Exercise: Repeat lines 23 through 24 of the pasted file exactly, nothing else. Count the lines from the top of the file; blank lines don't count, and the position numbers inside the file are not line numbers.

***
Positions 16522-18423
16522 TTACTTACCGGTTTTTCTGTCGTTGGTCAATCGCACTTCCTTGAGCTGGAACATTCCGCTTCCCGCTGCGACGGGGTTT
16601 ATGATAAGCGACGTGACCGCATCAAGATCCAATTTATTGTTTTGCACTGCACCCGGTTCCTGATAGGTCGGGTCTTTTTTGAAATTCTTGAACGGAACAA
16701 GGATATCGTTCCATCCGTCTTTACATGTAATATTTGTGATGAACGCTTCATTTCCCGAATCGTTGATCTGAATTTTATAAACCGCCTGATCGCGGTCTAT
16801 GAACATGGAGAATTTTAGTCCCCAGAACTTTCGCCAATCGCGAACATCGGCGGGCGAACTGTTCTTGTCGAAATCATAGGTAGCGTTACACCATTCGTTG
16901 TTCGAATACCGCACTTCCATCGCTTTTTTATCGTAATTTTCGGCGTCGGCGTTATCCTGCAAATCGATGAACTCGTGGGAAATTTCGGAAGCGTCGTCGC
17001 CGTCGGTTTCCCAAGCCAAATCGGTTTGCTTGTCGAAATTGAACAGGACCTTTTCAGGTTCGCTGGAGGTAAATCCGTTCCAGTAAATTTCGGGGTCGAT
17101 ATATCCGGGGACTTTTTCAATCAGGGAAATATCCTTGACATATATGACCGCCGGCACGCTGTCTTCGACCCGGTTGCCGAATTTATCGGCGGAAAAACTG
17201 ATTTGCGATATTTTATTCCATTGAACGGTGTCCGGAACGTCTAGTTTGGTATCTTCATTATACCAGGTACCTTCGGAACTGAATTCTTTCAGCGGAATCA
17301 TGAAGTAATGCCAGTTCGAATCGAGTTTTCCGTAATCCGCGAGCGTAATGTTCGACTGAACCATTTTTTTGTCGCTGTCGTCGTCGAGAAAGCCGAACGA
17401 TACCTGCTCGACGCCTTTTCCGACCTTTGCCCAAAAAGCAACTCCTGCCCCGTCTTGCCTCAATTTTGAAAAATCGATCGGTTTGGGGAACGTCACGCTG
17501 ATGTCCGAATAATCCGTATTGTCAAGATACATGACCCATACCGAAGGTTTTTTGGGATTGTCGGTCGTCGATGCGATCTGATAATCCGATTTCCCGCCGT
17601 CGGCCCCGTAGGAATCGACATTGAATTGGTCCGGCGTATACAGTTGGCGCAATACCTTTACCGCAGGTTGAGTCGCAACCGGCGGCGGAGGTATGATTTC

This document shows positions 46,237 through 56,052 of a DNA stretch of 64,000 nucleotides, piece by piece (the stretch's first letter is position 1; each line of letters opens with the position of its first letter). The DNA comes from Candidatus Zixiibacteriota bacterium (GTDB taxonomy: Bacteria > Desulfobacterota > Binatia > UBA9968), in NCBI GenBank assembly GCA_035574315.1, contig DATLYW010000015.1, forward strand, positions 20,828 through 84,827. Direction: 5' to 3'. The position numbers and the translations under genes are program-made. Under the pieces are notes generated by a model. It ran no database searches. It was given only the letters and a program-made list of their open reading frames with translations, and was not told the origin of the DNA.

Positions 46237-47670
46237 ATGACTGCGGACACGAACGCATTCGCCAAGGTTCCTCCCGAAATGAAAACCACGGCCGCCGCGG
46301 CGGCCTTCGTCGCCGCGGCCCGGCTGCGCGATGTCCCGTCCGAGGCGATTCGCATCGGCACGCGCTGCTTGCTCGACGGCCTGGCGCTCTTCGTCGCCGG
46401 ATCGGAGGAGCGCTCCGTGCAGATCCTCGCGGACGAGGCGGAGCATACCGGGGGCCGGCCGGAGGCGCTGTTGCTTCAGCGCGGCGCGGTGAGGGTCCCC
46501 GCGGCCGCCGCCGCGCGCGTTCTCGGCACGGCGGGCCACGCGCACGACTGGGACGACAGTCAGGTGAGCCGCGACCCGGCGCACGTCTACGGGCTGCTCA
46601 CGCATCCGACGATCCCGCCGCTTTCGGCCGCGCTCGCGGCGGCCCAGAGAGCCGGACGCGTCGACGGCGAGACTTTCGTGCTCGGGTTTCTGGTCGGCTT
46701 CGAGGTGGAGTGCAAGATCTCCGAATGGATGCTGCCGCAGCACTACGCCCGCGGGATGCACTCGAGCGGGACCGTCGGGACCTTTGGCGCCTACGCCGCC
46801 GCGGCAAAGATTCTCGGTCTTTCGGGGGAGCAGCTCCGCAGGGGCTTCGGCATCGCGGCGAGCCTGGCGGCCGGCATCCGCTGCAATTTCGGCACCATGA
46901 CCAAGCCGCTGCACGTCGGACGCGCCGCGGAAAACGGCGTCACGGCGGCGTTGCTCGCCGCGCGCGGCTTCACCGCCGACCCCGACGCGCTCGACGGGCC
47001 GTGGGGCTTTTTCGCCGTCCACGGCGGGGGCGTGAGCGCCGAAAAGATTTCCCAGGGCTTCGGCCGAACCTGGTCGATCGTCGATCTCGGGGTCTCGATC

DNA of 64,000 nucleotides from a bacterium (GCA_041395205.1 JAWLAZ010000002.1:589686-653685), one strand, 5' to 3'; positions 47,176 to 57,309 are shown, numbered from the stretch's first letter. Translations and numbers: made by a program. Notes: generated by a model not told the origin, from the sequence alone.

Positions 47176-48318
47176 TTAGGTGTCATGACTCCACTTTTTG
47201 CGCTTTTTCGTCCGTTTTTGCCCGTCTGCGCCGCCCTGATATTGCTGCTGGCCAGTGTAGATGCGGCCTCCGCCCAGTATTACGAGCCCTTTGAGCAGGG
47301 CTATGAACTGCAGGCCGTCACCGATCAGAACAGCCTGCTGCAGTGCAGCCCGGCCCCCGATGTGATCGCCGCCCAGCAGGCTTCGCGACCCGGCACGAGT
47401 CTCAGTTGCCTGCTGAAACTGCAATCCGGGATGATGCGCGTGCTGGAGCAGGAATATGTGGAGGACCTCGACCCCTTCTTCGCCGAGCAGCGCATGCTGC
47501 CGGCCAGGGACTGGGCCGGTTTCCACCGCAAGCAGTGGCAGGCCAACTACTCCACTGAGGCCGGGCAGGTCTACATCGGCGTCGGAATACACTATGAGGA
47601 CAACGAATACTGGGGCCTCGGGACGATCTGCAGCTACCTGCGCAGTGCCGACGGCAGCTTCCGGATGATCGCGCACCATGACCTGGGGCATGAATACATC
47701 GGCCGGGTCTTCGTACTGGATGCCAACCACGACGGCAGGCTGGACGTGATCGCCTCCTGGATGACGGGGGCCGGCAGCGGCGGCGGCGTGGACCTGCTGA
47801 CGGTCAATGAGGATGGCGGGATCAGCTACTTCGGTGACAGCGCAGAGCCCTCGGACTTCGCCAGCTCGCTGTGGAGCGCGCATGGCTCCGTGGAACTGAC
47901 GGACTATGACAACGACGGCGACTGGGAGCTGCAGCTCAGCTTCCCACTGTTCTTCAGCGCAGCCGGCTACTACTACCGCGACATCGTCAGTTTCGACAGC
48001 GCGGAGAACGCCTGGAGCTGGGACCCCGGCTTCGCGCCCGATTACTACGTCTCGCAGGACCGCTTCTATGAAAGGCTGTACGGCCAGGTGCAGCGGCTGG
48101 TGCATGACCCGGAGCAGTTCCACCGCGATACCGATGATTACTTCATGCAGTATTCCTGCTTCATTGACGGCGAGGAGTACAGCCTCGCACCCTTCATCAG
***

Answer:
46901 CCAAGCCGCTGCACGTCGGACGCGCCGCGGAAAACGGCGTCACGGCGGCGTTGCTCGCCGCGCGCGGCTTCACCGCCGACCCCGACGCGCTCGACGGGCC
47001 GTGGGGCTTTTTCGCCGTCCACGGCGGGGGCGTGAGCGCCGAAAAGATTTCCCAGGGCTTCGGCCGAACCTGGTCGATCGTCGATCTCGGGGTCTCGATC